Home /  News /  Local

RSSRSS Feed

Saudi influence lurks in educational materials

By JTA Staff report

October 28th, 2005

New York (JTA) — In thousands of public school districts across the United States, taxpayers pay to disseminate pro-Islamic materials that are anti-American, anti-Israel and anti-Jewish.

Often bypassing school boards and nudging aside approved curricula, teaching programs funded by Saudi Arabia are making their way into elementary and secondary school classrooms.

These teachings enter school systems with the help of a federal program, Title VI of the Higher Education Act, which is now up for renewal.

Expert analyses of these materials have found them to be full of inaccuracies, bias and proselytizing. They also have found that many history and social studies textbooks used in schools across the country are highly critical of democratic institutions and forgiving of repressive ones.

These materials praise and sometimes promote Islam, but criticize Judaism and Christianity and are filled with false assertions.

Most taxpayers don’t know they’re paying — at the federal, state and local levels — for the public schools to use these materials.

A year-long investigation by JTA reveals for the first time how Saudi influence is penetrating the American classrooms of young children. The investigation uncovers the complex path by which biased textbooks and supplementary teaching materials creep into U.S. public schools.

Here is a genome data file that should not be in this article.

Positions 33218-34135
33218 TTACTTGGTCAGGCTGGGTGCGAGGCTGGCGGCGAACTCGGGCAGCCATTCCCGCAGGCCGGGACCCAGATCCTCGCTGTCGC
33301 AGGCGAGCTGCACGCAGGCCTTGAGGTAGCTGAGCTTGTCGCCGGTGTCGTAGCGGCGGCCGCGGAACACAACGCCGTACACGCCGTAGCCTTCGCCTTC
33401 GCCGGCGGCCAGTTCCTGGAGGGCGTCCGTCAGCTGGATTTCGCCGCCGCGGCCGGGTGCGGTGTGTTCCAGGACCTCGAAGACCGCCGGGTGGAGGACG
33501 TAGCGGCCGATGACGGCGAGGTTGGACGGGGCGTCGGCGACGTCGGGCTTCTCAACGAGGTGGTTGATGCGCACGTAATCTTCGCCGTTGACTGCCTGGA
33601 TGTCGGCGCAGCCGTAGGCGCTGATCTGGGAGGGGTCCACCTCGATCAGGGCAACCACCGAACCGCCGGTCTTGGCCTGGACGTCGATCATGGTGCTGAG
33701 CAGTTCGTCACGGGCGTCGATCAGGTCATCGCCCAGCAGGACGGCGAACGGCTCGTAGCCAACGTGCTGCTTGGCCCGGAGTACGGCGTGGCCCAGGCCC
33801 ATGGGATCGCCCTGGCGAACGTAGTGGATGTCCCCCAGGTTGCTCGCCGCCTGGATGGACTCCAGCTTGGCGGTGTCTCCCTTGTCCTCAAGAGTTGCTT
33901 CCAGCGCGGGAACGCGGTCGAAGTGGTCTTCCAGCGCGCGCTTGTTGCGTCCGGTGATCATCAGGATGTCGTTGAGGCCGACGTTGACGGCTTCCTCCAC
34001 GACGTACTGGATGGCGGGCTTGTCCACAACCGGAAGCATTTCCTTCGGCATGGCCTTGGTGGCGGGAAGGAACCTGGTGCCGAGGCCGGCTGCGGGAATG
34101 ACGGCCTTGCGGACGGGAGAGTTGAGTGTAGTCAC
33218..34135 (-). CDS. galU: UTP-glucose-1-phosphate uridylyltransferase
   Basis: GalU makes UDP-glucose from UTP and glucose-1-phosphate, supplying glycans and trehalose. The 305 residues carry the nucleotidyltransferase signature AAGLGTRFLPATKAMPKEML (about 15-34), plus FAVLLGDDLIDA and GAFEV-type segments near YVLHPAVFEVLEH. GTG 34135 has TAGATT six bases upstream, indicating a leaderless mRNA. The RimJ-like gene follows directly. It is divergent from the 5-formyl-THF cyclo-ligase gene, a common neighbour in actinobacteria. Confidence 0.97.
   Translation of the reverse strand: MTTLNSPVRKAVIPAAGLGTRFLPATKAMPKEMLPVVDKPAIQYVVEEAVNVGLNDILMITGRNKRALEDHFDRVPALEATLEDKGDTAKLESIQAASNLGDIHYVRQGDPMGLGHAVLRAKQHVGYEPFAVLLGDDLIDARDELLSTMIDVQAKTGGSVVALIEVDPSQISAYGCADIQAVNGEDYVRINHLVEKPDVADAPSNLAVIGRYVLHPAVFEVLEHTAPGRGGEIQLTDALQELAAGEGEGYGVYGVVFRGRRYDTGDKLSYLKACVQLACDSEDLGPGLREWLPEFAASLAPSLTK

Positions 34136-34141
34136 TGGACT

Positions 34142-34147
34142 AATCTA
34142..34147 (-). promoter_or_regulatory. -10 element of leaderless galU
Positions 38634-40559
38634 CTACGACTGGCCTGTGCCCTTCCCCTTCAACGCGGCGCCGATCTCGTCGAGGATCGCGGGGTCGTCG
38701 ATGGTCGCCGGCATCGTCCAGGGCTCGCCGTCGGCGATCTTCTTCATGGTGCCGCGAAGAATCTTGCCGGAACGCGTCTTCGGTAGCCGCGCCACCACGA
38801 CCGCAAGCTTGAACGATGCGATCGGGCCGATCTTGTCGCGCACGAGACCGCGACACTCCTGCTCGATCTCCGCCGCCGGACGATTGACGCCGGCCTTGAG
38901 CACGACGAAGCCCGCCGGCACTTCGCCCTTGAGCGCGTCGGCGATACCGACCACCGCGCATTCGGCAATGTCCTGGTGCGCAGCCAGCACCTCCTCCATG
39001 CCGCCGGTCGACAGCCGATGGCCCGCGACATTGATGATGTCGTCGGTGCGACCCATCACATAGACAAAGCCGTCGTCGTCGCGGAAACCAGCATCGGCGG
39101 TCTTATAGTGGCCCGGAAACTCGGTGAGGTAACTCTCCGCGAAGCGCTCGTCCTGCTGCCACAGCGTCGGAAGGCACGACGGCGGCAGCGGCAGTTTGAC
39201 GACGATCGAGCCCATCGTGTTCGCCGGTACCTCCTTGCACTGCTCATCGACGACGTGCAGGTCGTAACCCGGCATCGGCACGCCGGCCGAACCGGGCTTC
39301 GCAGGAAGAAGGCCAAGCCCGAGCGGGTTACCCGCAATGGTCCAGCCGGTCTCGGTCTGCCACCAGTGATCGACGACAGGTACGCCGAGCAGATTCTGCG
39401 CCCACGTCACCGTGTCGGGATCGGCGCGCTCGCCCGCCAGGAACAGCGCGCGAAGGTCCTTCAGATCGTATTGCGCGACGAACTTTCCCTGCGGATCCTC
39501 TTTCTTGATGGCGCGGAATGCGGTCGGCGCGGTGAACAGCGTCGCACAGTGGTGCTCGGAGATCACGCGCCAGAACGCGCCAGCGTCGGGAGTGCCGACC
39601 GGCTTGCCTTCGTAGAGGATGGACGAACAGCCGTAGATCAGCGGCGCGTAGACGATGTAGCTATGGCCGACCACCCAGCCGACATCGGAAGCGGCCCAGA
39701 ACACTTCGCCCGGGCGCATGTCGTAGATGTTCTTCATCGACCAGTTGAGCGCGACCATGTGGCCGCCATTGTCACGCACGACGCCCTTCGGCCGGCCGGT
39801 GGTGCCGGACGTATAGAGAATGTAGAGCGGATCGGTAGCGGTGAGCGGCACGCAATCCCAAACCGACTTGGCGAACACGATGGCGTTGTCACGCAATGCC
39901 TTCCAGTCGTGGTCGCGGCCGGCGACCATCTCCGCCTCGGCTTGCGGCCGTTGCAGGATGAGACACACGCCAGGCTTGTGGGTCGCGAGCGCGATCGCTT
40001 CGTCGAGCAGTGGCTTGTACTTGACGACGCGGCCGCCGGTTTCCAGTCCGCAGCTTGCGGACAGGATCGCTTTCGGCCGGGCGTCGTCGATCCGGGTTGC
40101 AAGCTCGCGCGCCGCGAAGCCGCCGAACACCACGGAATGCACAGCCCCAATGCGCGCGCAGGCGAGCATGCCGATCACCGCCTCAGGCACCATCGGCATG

Saudi influence enters the classrooms in three ways. The first is through teacher-training seminars that provide teachers with graduate or continuing-education credits.

The second is through the dissemination of supplementary teaching materials designed and distributed with Saudi support. Such materials flood the educational system and are available online.

The third is through textbooks paid for by taxpayers, some of them vetted by activists with Saudi ties who advise major textbook companies about the books’ Islamic, Arab, Palestinian, Israeli and Middle Eastern content.

Ironically, what gives credibility to the dissemination of these materials is Title VI of the Higher Education Act, a federal program enacted in 1958 in part to train international experts to meet the nation’s security needs.